Eduardo Campos’ candidacy is still not a certainty, as there is a chance he might prefer to wait until 2018 where there is a chance that he could be endorsed by the PT. After all, Dilma is not dead in the water – far from it – she has strong approvals and it is unlikely that Lula would directly challenge her for the PT nomination (though if he did, he would be the favourite). Her policies have carried a particularly strong appeal to middle-classes which have traditionally been cooler towards the PT, and it is not clear if discontent on her left would express itself electorally. However, 2018 could be too late for Campos and he might see 2014 as an opportunity to build up his name and image ahead of a winning run in 2018, similar to what Ciro Gomes had tried to do in 1998 and 2002. On top of that, there are now rumours of a sort of “super-ticket” between Campos and Aécio for 2014, an idea which has been endorsed by FHC.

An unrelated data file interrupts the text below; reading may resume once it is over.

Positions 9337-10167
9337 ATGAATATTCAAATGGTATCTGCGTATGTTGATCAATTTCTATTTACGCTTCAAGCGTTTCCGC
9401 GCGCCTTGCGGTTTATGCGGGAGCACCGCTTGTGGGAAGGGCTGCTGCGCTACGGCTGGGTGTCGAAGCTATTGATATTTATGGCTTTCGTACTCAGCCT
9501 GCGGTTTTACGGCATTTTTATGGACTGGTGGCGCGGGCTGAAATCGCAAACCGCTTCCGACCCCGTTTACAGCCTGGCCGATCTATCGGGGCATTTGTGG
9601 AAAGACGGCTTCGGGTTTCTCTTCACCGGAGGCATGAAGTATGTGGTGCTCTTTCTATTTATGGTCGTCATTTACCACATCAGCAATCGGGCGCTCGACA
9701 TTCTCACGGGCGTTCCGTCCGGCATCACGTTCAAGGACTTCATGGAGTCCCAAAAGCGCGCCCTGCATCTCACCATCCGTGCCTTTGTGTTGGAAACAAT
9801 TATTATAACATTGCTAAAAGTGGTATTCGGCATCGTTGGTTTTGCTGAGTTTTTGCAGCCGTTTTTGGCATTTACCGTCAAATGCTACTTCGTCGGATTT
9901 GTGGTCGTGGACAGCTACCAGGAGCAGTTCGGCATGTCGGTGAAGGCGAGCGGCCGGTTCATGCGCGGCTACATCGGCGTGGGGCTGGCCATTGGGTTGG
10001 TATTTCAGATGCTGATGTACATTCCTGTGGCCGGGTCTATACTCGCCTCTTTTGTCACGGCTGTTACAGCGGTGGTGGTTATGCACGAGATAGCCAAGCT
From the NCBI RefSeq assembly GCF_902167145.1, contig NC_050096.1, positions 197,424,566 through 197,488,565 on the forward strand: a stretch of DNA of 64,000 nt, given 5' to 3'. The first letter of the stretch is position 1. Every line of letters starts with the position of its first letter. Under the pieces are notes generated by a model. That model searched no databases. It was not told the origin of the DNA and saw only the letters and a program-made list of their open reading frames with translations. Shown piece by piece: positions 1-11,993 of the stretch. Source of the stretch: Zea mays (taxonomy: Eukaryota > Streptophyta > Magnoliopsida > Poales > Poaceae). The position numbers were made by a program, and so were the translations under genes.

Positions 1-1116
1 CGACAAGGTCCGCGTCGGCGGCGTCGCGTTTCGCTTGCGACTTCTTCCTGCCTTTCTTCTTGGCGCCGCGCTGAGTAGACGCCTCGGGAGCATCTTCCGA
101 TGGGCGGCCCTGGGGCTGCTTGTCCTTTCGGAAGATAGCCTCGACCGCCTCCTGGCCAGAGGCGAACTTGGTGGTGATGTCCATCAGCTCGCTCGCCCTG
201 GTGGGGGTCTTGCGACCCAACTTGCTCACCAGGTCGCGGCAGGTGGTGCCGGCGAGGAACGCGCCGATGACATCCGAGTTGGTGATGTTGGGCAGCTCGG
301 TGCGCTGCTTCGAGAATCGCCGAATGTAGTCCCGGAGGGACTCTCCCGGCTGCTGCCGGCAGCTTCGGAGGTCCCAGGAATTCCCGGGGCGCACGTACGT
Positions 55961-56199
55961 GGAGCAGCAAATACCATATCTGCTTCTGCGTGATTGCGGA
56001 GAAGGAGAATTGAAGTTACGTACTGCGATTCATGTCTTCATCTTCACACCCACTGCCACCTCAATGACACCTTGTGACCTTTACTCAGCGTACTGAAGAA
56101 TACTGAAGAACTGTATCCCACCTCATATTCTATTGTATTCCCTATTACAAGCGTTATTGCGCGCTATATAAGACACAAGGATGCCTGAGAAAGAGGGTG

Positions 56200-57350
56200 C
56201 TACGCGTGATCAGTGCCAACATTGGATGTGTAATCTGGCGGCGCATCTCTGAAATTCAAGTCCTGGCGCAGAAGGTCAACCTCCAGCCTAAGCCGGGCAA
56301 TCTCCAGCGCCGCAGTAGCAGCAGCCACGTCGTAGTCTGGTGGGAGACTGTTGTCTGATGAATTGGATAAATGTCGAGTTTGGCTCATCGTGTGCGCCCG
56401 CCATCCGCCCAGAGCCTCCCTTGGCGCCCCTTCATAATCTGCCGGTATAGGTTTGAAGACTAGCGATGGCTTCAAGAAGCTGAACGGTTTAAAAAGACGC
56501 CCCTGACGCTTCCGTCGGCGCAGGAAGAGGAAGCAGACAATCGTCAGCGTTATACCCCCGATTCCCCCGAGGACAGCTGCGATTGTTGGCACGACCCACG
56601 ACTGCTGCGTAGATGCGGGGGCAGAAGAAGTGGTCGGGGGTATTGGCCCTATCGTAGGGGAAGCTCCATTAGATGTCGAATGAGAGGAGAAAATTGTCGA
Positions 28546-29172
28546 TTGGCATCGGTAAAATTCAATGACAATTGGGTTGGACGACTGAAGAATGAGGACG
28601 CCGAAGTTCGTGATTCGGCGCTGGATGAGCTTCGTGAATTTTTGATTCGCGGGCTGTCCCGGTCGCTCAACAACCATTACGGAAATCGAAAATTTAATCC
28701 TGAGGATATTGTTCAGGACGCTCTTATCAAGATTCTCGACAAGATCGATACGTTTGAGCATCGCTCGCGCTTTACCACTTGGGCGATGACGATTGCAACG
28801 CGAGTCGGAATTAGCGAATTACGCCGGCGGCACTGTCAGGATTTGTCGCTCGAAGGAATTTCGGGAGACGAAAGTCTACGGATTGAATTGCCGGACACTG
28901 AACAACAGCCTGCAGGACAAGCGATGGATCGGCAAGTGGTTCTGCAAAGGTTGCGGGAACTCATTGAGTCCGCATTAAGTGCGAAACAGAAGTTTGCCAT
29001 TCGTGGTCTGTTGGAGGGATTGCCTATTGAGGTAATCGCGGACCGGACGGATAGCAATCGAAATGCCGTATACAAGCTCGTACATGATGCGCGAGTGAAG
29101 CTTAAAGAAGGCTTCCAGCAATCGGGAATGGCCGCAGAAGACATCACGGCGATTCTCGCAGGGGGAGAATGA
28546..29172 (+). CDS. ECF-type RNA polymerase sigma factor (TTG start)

I hope that this post provided some interesting information and details about Brazil’s complex local politics to those interested.
The second round of Brazil’s presidential election and nine gubernatorial elections were held in Brazil yesterday, Sunday October 31. The results of the first round, including the single-round legislative contests were covered here.